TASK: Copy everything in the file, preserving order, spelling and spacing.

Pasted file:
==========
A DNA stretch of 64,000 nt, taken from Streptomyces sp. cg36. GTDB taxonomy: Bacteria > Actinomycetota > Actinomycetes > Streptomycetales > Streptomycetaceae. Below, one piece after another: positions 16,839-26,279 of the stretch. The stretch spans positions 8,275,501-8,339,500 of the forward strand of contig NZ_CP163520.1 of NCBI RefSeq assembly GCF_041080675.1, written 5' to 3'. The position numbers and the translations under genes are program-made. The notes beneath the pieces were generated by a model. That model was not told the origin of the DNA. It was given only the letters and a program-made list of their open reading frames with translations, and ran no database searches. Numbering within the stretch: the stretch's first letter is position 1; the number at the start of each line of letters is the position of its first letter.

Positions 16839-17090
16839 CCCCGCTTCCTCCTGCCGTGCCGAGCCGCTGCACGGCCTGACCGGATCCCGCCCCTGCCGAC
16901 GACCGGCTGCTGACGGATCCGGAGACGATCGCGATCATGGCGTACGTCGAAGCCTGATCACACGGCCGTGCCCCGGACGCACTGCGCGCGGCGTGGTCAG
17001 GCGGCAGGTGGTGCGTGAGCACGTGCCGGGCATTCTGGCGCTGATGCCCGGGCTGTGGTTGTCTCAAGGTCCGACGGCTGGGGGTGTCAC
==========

A DNA stretch of 64,000 nt, taken from Streptomyces sp. cg36. GTDB taxonomy: Bacteria > Actinomycetota > Actinomycetes > Streptomycetales > Streptomycetaceae. Below, one piece after another: positions 16,839-26,279 of the stretch. The stretch spans positions 8,275,501-8,339,500 of the forward strand of contig NZ_CP163520.1 of NCBI RefSeq assembly GCF_041080675.1, written 5' to 3'. The position numbers and the translations under genes are program-made. The notes beneath the pieces were generated by a model. That model was not told the origin of the DNA. It was given only the letters and a program-made list of their open reading frames with translations, and ran no database searches. Numbering within the stretch: the stretch's first letter is position 1; the number at the start of each line of letters is the position of its first letter.

Positions 16839-17090
16839 CCCCGCTTCCTCCTGCCGTGCCGAGCCGCTGCACGGCCTGACCGGATCCCGCCCCTGCCGAC
16901 GACCGGCTGCTGACGGATCCGGAGACGATCGCGATCATGGCGTACGTCGAAGCCTGATCACACGGCCGTGCCCCGGACGCACTGCGCGCGGCGTGGTCAG
17001 GCGGCAGGTGGTGCGTGAGCACGTGCCGGGCATTCTGGCGCTGATGCCCGGGCTGTGGTTGTCTCAAGGTCCGACGGCTGGGGGTGTCAC